When it comes to the most useful languages to learn, choosing can be tricky.
After all, knowing as many languages as possible is itself useful. It gives you much broader insight into human experience.
But there’s also only so much time in the day for learning languages, let alone using what you’ve learned.
So to help you pick the best language to learn, let me give you some of my best tips from two decades of studying different dialects from around the world.
Just be warned:
My suggestions might surprise you, especially if you’ve never considered ideas like these before.
Let’s get started!
The 10 Best Languages to Learn in 2023
Thanks to technologies like Zoom and Skype, it’s never been easier to find native speakers who can teach you just about any language you want to learn. Even Netflix is an incredible tool that can help you boost your fluency.
But when it comes to the absolute best language?
Check out these suggestions:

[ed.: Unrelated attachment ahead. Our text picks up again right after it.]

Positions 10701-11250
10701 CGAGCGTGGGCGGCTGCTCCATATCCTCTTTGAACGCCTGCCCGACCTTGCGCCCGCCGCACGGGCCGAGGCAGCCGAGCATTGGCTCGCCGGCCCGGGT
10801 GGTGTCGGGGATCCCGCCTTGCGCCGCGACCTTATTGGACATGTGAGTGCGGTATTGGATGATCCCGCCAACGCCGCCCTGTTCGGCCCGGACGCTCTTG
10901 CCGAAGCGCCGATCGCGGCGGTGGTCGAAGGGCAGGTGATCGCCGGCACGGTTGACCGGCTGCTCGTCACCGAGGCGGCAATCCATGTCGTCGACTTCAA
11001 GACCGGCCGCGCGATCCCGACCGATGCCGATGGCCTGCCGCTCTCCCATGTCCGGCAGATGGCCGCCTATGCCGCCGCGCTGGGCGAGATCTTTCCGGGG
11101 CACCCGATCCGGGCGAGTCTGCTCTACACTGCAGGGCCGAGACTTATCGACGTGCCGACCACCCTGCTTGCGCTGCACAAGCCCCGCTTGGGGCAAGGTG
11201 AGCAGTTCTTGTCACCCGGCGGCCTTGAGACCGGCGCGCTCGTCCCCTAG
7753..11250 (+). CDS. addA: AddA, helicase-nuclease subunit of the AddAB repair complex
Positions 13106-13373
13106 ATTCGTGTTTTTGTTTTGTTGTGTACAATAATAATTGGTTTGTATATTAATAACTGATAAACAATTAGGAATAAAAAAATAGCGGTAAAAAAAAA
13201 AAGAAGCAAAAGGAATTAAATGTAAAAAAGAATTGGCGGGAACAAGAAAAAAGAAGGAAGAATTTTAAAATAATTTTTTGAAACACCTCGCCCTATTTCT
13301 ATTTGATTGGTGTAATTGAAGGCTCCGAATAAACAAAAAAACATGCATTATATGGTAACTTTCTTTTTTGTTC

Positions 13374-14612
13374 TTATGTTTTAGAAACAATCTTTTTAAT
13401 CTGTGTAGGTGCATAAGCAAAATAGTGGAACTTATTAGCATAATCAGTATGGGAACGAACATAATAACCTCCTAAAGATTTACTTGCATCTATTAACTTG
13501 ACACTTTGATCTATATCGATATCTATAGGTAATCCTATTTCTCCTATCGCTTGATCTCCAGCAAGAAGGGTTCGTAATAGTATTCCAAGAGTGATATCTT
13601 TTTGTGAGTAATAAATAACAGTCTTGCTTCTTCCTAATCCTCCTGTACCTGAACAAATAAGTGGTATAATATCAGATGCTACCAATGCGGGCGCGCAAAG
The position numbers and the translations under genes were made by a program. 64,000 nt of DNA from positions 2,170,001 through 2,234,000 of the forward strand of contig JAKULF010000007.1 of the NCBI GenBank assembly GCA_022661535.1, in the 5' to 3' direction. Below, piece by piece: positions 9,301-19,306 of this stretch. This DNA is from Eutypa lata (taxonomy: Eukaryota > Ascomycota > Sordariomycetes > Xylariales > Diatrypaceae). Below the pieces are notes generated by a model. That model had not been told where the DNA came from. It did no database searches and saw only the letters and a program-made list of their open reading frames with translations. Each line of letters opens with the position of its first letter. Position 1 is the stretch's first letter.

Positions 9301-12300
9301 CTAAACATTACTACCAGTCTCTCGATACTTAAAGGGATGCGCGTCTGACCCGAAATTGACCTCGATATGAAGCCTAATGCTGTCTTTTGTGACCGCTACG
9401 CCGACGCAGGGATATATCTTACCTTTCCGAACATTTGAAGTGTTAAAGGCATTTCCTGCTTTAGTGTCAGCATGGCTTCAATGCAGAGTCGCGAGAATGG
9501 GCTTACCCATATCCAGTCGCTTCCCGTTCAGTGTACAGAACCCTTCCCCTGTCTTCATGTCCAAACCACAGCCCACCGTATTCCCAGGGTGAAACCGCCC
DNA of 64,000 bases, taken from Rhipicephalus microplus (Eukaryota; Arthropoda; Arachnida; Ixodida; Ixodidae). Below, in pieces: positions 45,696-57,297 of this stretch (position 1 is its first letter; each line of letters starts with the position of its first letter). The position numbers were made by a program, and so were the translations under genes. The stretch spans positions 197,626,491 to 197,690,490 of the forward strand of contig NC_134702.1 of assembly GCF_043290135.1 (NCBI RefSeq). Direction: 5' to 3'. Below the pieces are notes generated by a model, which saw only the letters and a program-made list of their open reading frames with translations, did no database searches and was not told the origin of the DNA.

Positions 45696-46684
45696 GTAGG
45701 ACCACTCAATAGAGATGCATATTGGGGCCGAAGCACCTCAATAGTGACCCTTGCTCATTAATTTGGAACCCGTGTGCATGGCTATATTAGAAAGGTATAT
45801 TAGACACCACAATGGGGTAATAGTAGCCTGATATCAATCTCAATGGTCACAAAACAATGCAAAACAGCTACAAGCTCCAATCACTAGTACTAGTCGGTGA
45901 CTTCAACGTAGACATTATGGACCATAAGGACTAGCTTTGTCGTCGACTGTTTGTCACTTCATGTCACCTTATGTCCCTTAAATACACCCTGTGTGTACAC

However, when it comes to the amount of culture, history and philosophy even just a smattering of the language opens up for you, it’s hard to think of a better choice.
Plus, it just sounds so cool.
German is built to express just about any idea you can imagine. It’s one of the reasons why the language has dominated technology, philosophy and the novel. Just think Thomas Mann and Hermann Hesse.
It’s also a lot easier than many people make it out to be. If nothing else, its quirky grammar rules make it fun and interesting.
Spanish is fast and furious. It’s colorful too.
Plus, if you live in the US, knowing some Spanish opens up tons of career and business opportunities.
K-Pop is one thing, but how about that alphabet?
Some people say that the writing system makes the language easy to learn, but I’d also be thinking about the sheer fun of using Hangul on a daily basis.
Speaking of alphabets, Sanskrit has a gorgeous script.
Even better, you can read and understand vast amounts of ancient Indian philosophy when you read it. Some of the best thinkers have written their books in this language.
When it comes to topics like philosophy, let’s throw in math and science. Arabic gives you access to some fantastic material written on all of these topics.
Not only that, but you will be able to talk with fascinating people around the world. It will also help you understand the Quran.
At the time I’m writing this, an entire nation, along with its culture and language is under attack.
Although I’ve learned only a little of this language, it’s obvious that it is a pathway to learning many other Slavic languages.
It sounds beautiful too.